i.e. route defined with withBodyThatMatches('[a-zA-Z]+$') will accept request body abc but will reject 123.

  • withBodyThatContains(minimalBody: object)
    Will match only requests with content-type header set to 'application/json' and bodies that are supersets of the given minimal body.
    i.e. route defined with withBodyThatContains({ a: 1, b: 2 }) will accept request body { a: 1, b: 2, c: 3}.

  • withQueryParams(queryParams: object)
    Will only match requests that match exactly the query params set on queryParams.
    i.e. route defined with withQueryParams({ someQuery: true }) will match requests to some/path?someQuery=true but will reject some/path?someQuery=false or some/path?someQuery=true&other=something.


  • A request that failed to fulfill a restriction will return 400 and will result in false when asserting with hasMade (more on this on the next section).
  • When setting 2 or more routes with the same path, but with different body restrictions, it's enough to fulfill just 1 of the restrictions to get a match.


Each defined route exposes a RouteCallTester that can be accessed from

const route = fakeServer.http.get().to('/some/path').willSucceed();

const routeCallTester =;

Assertion Methods

fakeServer instance exposes 3 methods that can be helpful for your tests assertions.

  • hasMade(routeCallTester: RouteCallTester)
    Returns true/false, based on whether this route was called since the server was started.
    Usage example:
const route = fakeServer.http.get().to('/your/api').willSucceed();

console.log(fakeServer.hasMade(; // false
await fetch('/your/api', { method: 'GET' });
console.log(fakeServer.hasMade(; // true
  • callsMade(routeCallTester: RouteCallTester)
    Returns an array of all calls made that match the provided route.
    Each entry of the array is an object containing method, path, headers and body.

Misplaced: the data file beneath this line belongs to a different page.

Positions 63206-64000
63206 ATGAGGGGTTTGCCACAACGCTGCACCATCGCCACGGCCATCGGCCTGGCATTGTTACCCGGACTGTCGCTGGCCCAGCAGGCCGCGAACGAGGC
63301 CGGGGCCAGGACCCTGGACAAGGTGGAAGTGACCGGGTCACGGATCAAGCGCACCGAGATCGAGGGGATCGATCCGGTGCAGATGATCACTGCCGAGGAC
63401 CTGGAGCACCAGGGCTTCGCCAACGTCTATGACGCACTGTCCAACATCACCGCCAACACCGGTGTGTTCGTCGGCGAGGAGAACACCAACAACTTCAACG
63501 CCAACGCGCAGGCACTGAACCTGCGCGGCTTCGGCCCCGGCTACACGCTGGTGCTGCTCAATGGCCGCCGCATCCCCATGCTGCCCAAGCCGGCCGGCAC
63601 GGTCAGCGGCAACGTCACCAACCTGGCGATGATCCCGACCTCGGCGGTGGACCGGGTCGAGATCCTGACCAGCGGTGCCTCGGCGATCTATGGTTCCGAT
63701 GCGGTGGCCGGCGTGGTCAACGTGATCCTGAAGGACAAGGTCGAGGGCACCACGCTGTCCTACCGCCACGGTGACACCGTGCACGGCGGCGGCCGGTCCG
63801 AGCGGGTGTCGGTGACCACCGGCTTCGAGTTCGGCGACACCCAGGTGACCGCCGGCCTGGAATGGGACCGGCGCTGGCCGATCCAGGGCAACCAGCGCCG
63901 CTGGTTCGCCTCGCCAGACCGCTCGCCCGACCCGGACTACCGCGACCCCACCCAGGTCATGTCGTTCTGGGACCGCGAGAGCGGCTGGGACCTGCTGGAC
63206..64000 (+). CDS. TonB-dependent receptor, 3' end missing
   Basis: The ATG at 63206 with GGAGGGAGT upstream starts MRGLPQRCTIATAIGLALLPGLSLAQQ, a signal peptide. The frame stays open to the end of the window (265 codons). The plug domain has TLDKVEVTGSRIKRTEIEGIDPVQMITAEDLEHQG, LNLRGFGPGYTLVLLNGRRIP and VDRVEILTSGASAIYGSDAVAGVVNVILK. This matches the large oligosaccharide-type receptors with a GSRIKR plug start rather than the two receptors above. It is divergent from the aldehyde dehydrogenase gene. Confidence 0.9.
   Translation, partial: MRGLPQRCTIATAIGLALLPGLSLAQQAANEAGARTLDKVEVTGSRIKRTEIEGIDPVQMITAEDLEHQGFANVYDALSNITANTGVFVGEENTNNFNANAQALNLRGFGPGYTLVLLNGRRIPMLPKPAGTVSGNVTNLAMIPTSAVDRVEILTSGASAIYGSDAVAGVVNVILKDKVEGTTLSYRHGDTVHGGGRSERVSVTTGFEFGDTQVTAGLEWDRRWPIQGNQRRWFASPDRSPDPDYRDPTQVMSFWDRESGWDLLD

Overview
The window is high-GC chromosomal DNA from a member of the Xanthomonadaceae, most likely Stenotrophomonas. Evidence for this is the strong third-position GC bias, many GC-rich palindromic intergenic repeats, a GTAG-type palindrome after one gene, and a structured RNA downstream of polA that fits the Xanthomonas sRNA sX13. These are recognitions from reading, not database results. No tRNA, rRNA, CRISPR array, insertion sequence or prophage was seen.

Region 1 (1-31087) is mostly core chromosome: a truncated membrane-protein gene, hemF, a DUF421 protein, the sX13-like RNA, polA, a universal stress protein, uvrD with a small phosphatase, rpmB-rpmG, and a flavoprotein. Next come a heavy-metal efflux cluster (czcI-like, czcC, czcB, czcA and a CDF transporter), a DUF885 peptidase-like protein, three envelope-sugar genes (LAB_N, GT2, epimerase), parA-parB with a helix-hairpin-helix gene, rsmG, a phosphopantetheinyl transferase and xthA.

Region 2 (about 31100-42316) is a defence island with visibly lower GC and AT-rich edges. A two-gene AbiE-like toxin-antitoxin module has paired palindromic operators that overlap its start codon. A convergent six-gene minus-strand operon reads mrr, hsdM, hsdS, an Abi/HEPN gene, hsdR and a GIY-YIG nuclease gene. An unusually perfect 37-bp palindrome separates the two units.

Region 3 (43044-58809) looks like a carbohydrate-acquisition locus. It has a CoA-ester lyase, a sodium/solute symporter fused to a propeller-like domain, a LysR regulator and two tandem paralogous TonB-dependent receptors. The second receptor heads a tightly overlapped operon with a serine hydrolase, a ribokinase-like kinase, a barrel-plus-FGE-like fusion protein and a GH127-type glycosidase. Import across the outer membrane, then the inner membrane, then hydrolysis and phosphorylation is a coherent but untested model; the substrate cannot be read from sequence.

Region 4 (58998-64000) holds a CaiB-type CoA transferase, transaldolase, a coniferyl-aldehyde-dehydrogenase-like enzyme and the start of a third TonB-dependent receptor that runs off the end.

• clearCallHistory()
    Self explanatory. After calling clearCallHistory hasMade will always return false and callsMade will always return an empty array until the next call is made.

Assertion Constrains

It's possible to add a constrain to the routeCallTester. It's useful when the route was defined with a regex or a body restriction and you want to make sure exactly what was the route called with.

  • withPath(specificPath: string)
    Comes useful when defining a route with regex and you'd like to assert a specific path was called.
    Usage example:
const route = fakeServer.http.get().to('/some/path/[a-zA-Z]+$').willSucceed();
await fetch('/some/path/xyz', { method: 'GET' });

console.log(fakeServer.hasMade('/some/path/xyz'))); // true
console.log(fakeServer.hasMade('/some/path/abc'))); // false
  • withBodyText(text: string)
    Comes useful when defining a route with withBodyThatMatches using regex and you'd like to assert a specific body text was called with.

  • withSpecificBody(body: object)
    Comes useful when defining a route with withBodyThatContains and you'd like to assert a specific body object was called with.

More Usage Examples

You can check out our tests section to see a bunch of different usage examples.